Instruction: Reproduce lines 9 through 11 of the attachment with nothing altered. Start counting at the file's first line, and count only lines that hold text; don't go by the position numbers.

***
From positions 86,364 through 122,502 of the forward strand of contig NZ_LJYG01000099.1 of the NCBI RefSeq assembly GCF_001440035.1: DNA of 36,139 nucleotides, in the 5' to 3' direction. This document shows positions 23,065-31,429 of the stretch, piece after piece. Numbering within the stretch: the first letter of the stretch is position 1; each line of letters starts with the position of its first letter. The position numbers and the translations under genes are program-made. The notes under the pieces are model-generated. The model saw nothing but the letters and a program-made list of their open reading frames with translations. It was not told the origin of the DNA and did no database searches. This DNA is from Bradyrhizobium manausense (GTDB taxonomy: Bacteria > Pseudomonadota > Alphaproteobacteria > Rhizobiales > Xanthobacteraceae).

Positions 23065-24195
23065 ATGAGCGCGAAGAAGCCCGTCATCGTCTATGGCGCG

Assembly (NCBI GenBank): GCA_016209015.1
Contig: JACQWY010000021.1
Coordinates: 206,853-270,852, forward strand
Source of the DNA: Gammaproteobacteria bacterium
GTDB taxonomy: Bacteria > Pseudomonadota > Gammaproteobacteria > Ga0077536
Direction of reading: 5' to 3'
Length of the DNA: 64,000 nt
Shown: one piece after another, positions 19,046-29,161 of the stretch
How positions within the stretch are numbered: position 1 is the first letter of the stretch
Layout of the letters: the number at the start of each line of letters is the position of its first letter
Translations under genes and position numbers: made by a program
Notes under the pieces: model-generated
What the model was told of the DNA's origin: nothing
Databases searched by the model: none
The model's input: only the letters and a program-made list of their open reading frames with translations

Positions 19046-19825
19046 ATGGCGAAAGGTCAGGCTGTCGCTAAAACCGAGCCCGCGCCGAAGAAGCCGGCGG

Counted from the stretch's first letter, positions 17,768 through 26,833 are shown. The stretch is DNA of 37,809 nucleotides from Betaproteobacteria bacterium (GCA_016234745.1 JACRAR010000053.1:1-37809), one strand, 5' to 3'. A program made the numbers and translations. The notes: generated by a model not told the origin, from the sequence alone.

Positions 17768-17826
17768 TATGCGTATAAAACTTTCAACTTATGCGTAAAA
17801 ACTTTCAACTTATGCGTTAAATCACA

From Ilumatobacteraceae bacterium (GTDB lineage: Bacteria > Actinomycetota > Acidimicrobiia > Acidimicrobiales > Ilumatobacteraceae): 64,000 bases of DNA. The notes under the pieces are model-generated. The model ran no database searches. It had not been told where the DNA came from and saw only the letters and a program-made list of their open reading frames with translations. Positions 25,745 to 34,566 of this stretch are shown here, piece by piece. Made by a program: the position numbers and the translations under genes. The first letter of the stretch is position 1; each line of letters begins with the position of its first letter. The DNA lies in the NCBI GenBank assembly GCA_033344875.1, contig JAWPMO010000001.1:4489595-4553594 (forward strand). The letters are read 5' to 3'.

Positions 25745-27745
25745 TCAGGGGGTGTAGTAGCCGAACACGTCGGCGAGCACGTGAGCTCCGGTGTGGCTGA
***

Direction of reading: 5' to 3'
Length of the DNA: 64,000 nt
Shown: one piece after another, positions 19,046-29,161 of the stretch